So, I began to re-read some of the great books which I had read in my, as Shakespeare calls them, “salad days when I was green in judgment”, as well as read some new-to-me books written by “the greatest minds of all time”, as educated people call them. The reading didn’t go well.6
I remember the words of an observant master: I never read, and even if I read, I cannot finish; even if I finish, I cannot understand; even if I understand—I forget.7
That observation wholly applies to the history of my personal study. You see, for a long time I wasn’t yet aware of the pressing need and desire to be educated, but, instead, I was wanting to “educate myself”; looking back, I see that as a clear error on my part, because how could I educate myself if I am uneducated? Oh, the foolish man that I was.
As educating myself was largely dependent on the reading of texts, I couldn’t help but eventually notice that the above observation of the master applied to me: I read, but didn’t always finish; what I understood—I quickly forgot.
To remedy the situation, I tried to take notes. But the note-taking greatly slowed down my ability to do the study with the sense of urgency which certainly takes one over, as it should, when one takes what he’s doing personally, when one takes it to heart. Therefore, the note-taking, while useful, had to be reduced to the necessary, hasty, and un-careful minimum.
Next came a brief, but very unpleasant to me, time of frustration. Since I kept forgetting the little that I understood from what I read, and the taking of notes was minimal, and, since at my advanced age of fifty time is not on my side, so to speak—I felt exasperated, wasteful of time, useless, not making any progress at all. Out of the exasperation came the change in terminology, where I went from “I’m going to educate myself” to saying to myself: “I want to be educated”. Immediately, to ease my affliction medicine arrived in the same way as in the wise saying: When the student is ready, a teacher arrives.
A few words of warning
—Here I must digress in order to do some throat clearing. I’m hopeful that you will be reading further, even if in a moment you find yourself hesitant to believe that what I’m telling you is not only possible but actually works. It works like a charm—I invite you to try it for yourself. I realize that the paradoxically small-and-huge difference that comes with imagination, the rather irrational difference, may be surprising. It certainly surprised me, too! Therefore, if you find yourself thinking that what I talk about is unreasonable, you will be correct—it is. But because the previous reasonable method of my study (reading books) had led me to a plateau, it is reasonable for me to go beyond the limits of reason.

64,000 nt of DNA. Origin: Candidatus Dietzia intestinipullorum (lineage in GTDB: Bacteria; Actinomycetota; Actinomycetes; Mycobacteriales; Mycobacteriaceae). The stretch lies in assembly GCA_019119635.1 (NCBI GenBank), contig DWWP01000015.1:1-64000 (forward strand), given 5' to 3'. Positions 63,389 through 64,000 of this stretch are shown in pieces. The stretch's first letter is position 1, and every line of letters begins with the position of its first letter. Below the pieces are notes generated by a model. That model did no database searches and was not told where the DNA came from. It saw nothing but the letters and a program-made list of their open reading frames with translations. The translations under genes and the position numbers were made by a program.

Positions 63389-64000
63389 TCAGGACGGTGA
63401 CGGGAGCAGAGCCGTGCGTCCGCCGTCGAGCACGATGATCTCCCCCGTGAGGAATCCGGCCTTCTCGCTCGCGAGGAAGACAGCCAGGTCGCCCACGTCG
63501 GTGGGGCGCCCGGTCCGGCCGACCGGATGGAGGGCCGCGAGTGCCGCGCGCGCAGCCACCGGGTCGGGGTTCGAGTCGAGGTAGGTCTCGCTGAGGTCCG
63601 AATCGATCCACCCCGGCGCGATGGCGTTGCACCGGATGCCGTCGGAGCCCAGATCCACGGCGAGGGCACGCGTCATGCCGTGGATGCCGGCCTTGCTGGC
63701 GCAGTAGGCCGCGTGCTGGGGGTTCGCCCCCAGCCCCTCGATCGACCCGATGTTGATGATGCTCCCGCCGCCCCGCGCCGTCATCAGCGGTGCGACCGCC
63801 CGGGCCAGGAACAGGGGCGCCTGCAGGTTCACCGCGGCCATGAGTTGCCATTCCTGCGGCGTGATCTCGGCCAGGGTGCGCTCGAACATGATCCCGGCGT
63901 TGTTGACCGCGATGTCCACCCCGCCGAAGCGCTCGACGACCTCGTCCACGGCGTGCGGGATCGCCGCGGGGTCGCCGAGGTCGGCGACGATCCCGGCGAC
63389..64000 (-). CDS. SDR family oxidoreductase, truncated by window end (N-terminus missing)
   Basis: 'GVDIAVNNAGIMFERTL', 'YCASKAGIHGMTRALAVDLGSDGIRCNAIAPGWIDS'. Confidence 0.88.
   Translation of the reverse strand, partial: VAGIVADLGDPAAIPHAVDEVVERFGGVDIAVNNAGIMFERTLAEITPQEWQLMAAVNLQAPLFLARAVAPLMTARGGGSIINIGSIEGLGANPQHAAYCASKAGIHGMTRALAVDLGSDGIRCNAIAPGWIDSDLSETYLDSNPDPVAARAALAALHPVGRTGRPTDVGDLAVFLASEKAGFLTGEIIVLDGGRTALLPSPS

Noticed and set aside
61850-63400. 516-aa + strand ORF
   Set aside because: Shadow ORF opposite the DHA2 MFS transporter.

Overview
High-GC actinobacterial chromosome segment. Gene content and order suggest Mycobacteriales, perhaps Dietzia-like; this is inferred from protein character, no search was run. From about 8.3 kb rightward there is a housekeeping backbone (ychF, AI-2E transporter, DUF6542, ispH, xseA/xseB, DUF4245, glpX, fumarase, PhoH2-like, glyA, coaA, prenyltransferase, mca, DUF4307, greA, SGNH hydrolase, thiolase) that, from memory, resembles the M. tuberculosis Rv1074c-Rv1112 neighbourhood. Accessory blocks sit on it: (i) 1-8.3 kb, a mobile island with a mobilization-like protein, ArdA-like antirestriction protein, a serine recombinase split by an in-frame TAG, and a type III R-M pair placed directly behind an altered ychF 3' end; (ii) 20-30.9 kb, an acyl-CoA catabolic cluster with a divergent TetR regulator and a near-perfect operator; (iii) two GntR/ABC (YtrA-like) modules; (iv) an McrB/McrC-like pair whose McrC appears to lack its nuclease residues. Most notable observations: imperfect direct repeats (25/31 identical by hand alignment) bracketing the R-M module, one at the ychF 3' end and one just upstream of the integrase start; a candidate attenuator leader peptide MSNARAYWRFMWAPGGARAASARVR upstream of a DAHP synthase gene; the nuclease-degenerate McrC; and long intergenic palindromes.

The medicine arrived in a splendid case of synchronicity.8 At the exact time of what in retrospect I can see as the time of the flatlined self-education and the ensuing frustration, I watched and listened to a recorded lecture of a professor of philosophy at Fordham University in New York. In the lecture titled Who Do You Think You Are?9 Professor Babette Babich (who I mentioned at the beginning) tells of Nietzsche’s reading his voluntarily-chosen educator, Schopenhauer, upon which Nietzsche discovers the educator as a friend. Hearing that, I experienced a true epiphany. What great medicine! Ambrosia from the gods! Manna from heaven! Eureka! Long live the internet! The lecture was exactly what I needed to hear in order for my exasperation to be eased. From that moment on, I decided to imagine my educator as my friend and treat him10 as such.
I began by inviting my educator to come to my home and sit in the room with me. In my imagination, of course. Instead of just reading his work, I’d invite my guest to tell me. Oh, no matter if my guest is dead. Well, that could be a problem since most of my educators are dead. This unfortunate obstacle I overcame by placing a photo of my educator at my side so that I can glance at his face. Since instead of reading his work with my eyes as I used to, now I’d still read—but this time I’d simply imagine that I am being told and I listen. I listen with both ears to him telling me things that I need to hear. “He that hath an ear, let him hear what the Spirit saith unto the churches; To him that overcometh will I give to eat of the hidden manna, and will give him a white stone, and in the stone a new name written, which no man knoweth saving he that receiveth it.”11
I know now that the seemingly small difference which comes from the applied imagination, the rather irrational difference, can do magic. There can be an “immersion”; I want to immerse myself in the presence of the one who comes to visit. Not only do I invite my educator to my room and find him a nice place to rest his weary bones, not only am I able now to see my educator’s face as he speaks to me, not only do I imagine myself listening carefully to what he is telling me when I’m reading him—I can listen to the sound of his voice for real.
The internet may have his audio recorded, oftentimes there may have been a clip of a filmed conversation recorded. Whether there are copious or scarce amounts of recorded material (lectures, speeches, interviews, conversations, documentaries, etceteras) available online, just a mere minute or two will do, in any language (including a language that I don’t have!). I can get access to a magnificent well of clear water to draw from to nourish my imagination. Obviously, gaining access to audio and video recordings of those long-dead (such as Thomas of Aquinas or William Blake) is impossible, but that obstacle I have been able to overcome, too, by reading into biographies, even if a little.